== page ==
A solicitor is warning East Yorkshire businesses to prepare for the introduction of workplace pensions as the next round of auto-enrolment looms.
James Ashton, director of Sandersons Solicitors based in Morton House, Morton Lane, Beverley, is advising companies to check their staging date – the date on which their employees are automatically enrolled on the workplace pension scheme – to ensure they have fulfilled all the required criteria.
Employers without a company pension scheme are obliged to set one up before their staging date and enrol all employees over 22 years of age and earning more than £9,440 per annum.
Failure to do so could result in hefty fines of up to £500 per day, Mr Ashton said.
Workplace pensions were introduced in October last year as a way to encourage employees to save for their retirement.
The maximum state pension currently available is £110.15 per week and money from workplace pensions is aimed at topping that up to help people afford better retirements.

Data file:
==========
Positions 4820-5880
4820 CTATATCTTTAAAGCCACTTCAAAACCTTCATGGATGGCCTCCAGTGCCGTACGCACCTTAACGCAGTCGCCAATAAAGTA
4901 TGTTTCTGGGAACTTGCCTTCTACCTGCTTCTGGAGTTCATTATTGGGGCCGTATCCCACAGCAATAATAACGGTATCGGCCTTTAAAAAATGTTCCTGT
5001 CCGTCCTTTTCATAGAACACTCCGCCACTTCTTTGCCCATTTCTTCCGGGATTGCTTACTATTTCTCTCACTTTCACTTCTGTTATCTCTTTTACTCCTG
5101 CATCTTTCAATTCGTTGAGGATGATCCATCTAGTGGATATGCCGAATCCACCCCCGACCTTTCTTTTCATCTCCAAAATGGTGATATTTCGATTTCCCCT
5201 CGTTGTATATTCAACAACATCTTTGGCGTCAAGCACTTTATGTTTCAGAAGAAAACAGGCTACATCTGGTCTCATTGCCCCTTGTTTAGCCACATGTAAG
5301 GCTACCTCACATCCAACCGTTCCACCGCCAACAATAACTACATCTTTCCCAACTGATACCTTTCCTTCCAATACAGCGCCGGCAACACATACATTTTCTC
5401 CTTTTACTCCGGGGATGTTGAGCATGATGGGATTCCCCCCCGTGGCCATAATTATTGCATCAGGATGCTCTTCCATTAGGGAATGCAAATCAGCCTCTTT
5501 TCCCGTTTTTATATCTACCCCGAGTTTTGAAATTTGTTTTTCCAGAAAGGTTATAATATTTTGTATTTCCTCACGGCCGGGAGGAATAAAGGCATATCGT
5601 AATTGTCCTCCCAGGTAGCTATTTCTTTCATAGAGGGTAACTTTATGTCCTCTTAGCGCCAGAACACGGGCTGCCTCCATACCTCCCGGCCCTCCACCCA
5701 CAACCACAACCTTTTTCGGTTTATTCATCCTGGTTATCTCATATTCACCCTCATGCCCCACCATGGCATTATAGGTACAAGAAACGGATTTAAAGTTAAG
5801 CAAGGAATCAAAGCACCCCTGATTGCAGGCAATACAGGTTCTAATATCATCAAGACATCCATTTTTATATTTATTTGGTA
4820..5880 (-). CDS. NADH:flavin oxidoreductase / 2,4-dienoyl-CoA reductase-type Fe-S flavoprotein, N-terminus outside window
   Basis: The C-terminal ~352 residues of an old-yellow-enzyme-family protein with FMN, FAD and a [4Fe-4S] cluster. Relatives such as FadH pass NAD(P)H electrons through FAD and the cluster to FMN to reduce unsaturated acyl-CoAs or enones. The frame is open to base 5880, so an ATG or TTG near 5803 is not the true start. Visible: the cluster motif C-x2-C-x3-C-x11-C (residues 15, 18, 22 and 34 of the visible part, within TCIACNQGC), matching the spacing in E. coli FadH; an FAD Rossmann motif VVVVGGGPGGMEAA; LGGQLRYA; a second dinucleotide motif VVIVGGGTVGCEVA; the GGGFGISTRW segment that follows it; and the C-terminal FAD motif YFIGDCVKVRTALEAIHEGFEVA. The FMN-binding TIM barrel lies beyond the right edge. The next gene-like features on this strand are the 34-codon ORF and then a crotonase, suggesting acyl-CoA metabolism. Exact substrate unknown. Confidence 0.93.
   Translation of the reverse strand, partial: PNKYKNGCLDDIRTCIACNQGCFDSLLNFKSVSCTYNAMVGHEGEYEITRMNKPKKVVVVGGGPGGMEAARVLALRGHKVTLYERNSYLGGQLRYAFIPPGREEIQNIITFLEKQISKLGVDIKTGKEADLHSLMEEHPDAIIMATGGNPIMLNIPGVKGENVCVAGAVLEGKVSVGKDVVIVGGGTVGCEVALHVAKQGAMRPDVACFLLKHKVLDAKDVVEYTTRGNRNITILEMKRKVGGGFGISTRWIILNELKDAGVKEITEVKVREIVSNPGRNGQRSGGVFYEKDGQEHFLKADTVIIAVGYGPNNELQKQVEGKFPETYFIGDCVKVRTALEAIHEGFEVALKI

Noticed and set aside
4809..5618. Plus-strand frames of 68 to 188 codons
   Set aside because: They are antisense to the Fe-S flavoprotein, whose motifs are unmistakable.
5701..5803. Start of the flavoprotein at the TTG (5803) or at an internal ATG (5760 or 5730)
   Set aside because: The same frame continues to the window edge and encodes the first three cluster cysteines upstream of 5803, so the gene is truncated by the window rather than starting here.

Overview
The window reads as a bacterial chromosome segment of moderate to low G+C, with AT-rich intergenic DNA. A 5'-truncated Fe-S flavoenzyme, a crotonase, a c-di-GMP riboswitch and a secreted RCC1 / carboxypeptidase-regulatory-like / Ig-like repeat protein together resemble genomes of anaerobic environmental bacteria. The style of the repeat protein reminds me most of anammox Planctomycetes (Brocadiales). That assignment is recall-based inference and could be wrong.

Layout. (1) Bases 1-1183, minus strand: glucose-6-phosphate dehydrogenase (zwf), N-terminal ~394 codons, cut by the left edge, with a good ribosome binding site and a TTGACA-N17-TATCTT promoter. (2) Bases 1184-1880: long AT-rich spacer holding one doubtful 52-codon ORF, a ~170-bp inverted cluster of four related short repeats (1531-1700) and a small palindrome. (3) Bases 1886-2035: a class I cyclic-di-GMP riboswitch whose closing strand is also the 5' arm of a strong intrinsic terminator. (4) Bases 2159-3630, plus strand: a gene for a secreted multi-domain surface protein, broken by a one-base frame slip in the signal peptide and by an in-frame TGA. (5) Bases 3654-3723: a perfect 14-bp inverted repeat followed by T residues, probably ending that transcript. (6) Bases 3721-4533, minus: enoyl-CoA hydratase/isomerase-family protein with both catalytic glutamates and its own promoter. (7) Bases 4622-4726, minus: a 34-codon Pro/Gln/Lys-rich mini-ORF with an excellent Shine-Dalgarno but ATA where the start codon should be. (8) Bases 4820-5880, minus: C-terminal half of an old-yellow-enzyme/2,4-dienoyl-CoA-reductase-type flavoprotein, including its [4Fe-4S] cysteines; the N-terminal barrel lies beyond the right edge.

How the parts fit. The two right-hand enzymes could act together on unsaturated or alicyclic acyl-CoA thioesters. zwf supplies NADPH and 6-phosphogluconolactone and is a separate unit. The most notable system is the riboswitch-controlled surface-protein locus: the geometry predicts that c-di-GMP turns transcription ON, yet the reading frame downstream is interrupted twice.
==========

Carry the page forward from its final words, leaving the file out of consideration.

Many larger companies have already rolled them out and smaller firms will have to do so at various dates until 2018.
For some it could be as early as October this year, Mr Ashton said, although auto-enrolment for most small business will not start until 2015.
Mr Ashton said that as well as the intrinsic risk of incurring heavy fines for not complying with the law, small business owners must budget for the administrative and cost burden of introducing pensions.
For the first few years after auto-enrolment employers will be paying an extra one per cent on top of their employees’ salaries, but this will rise to three per cent over time.
Mr Ashton said: “The message we are getting from clients and other business people we speak to is there is a lot of confusion around the introduction of workplace pensions, particularly among smaller businesses.
“This is particularly the case around the employer’s obligations and their auto-enrolment date. Our advice to small businesses is go online to find out when your staging date is so you can plan effectively and avoid pension bills that you can’t afford.”
Mr Ashton added that although it is possible for employees to opt out of the scheme, the law bans employers from offering incentives to them to do so.
“Doing this could land you in hot water,” he said.
“The Pensions Regulator is providing a whistleblowing facility to ensure it does not happen and will take a dim view of anyone flouting the law.”